Clemson’s Watkins among many challenges for WVU

West Virginia’s secondary has had its challenges this season.

Nothing will compare to what the Mountaineers are up against when

they face Clemson in the Orange Bowl.

All-Americans Sammy Watkins and Dwayne Allen are the latest

standout receivers West Virginia will face in a bowl game when the

23rd-ranked Mountaineers meet No. 14 Clemson on Jan. 4 in the

Orange Bowl.

Watkins’ speed and field awareness has enabled him to amass

1,153 receiving yards and 11 touchdowns as a freshman while proving

to be one of the nation’s most dangerous kickoff returners.

”He is a difference maker,” West Virginia coach Dana Holgorsen

said. ”There is no question.”

The Mountaineers have about a half-dozen practices left to

figure out a scheme that might slow down Watkins and his teammates.

And they’ll have to do it without two-year starter Terence Garvin

at safety.

Garvin had knee surgery after the final regular-season game and

the junior will require six months of rehabilitation. Redshirt

freshman Wes Tonkery and freshman Shaq Petteway will battle for

Garvin’s spot in the bowl.

Clemson has surpassed 35 points eight times this season, and

Watkins is confident it can happen again.

”If we play on all cylinders and everyone is doing their job, I

think we can put up a lot of points on these guys,” he said.

Despite being slowed by a sore shoulder near the end of the

regular season, Watkins was the Atlantic Coast Conference rookie of

the year and a first-team All-America selection as an all-purpose

player by The Associated Press.

Few know him better than West Virginia cornerback Brodrick

Jenkins. They were high school teammates in Fort Myers, Fla.

They played two years of football together, ran track and hung

out after school. Watkins, of course, was a sprinter, while Jenkins

ran the hurdles and with Watkins on relays.

The first time Jenkins saw Watkins run the 100 meters, he

clocked 10.7 seconds. Jenkins said he never beat Watkins in a


Outsmarting him on the football field also has proven to be


”He knows what to do when he has the ball in his hand,”

Jenkins said. ”He knows how to get open and be able to help

exploit teams. When he has to deal with pressure, he’s good with


So Jenkins didn’t hesitate in saying that Watkins will be the

most dangerous receiver the Mountaineers will face this season. And

explaining it to his teammates isn’t necessary.

”I don’t need to tell them anything,” Jenkins said. ”Just

look at the tape and they’ll know.”

Cornerback Keith Tandy, who leads the Mountaineers in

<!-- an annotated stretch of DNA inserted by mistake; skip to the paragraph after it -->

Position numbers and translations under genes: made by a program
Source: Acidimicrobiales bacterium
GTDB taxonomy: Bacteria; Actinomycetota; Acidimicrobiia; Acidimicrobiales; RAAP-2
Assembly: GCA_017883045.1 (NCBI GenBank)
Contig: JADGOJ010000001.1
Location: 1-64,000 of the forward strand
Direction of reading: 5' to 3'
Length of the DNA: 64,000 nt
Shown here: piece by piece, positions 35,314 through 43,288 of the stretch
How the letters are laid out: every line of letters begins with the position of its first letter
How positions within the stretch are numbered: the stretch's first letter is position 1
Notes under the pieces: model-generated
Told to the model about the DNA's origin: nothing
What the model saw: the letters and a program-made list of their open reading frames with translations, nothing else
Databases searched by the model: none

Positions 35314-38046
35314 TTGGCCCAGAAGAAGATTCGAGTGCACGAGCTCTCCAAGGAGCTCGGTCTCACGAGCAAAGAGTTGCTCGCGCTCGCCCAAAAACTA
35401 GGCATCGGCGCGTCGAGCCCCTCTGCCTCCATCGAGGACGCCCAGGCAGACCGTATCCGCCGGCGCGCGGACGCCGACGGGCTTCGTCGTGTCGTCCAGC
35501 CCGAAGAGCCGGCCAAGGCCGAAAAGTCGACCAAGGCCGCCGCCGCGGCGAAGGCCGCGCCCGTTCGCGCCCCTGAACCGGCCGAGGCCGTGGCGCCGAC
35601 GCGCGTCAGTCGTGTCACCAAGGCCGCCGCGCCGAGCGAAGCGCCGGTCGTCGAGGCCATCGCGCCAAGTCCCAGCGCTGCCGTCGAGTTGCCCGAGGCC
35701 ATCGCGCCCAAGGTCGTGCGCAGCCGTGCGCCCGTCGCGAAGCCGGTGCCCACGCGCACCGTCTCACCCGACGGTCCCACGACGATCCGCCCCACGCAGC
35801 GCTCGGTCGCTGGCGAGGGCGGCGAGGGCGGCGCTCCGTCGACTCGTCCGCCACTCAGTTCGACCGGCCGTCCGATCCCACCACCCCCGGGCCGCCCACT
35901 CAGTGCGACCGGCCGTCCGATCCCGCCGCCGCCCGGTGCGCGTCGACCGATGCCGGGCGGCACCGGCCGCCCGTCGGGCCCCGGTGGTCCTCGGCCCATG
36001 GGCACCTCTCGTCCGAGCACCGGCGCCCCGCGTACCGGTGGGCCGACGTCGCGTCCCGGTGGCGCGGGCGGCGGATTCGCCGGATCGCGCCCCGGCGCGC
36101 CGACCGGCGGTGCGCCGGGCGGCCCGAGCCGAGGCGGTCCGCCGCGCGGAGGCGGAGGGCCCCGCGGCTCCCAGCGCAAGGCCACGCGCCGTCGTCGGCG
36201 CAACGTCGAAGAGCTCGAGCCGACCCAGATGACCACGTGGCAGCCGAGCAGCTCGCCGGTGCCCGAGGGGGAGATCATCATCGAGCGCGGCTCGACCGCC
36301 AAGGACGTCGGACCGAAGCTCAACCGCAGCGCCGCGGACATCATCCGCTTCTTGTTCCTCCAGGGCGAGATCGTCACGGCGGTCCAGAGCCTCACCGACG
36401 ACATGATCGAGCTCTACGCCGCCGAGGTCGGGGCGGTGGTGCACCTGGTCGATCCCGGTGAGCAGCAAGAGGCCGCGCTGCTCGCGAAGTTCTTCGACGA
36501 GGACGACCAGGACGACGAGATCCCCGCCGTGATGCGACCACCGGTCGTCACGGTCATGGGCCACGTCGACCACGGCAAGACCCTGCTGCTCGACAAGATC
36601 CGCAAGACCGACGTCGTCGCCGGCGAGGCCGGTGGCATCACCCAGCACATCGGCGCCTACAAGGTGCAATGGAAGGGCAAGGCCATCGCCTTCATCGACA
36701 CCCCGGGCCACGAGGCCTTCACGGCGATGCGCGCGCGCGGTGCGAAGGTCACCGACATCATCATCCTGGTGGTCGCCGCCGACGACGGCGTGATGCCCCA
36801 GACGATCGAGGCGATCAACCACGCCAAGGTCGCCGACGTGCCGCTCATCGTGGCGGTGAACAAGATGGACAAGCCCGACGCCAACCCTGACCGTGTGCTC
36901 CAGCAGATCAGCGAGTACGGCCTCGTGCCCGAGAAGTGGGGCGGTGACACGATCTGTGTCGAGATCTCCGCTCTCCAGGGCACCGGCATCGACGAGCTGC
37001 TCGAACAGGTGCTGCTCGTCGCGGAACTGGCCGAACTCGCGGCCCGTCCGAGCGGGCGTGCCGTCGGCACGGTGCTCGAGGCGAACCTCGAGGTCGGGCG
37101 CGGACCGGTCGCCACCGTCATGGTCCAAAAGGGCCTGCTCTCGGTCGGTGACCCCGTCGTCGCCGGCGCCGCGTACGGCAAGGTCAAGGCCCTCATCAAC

interceptions and pass breakups, knows.

”You can see the type of athlete he is,” Tandy said. ”You can

see when he runs the double moves, he’s real good at that. His

athleticism is like something different that we’re not used to


Of course, Clemson (10-3) also has quarterback Tajh Boyd and his

other targets, including Allen, the John Mackey Award winner who

had 48 catches for 577 yards and eight scores, all school records

for a tight end. There’s also 1,000-yard rusher Andre Ellington and

871-yard receiver DeAndre Hopkins to worry about.

Nearly one of every five completions thrown by Boyd have gone

for 20 yards or more.

”You don’t have to watch a whole lot of film to understand

they’ve got playmakers all over the place,” said West Virginia

defensive coordinator Jeff Casteel. ”Obviously, they’re very, very

talented – and deep – and they’re guys that can run. We’ll have our

work cut out for us. That’s the bad thing. Sometimes it can ruin

your holidays getting ready for these type of games. It’s going to

be a challenge trying to defend them.”

West Virginia (9-3) has faced top-notched receivers twice in

bowls in the past six seasons. The Mountaineers won both times but

got burned in the secondary.

North Carolina’s Hakeem Nicks caught eight passes for 217 yards

and three TDs in a 31-30 loss to the Mountaineers in the 2008

Meineke Bowl.

Georgia Tech’s Calvin Johnson had 186 yards receiving and two

TDs in a 38-35 loss to West Virginia in the Gator Bowl to conclude

the 2006 season.

While Watkins had five 100-yard receiving games this season, the

Mountaineers surrendered only one, and the most catches an opposing

receiver had were six on three occasions.

”All we have to do is try to stop the big plays,” Jenkins

said. ”That’s what that team is about – big plays. Once you

minimize the big plays, I think we’ll be OK.”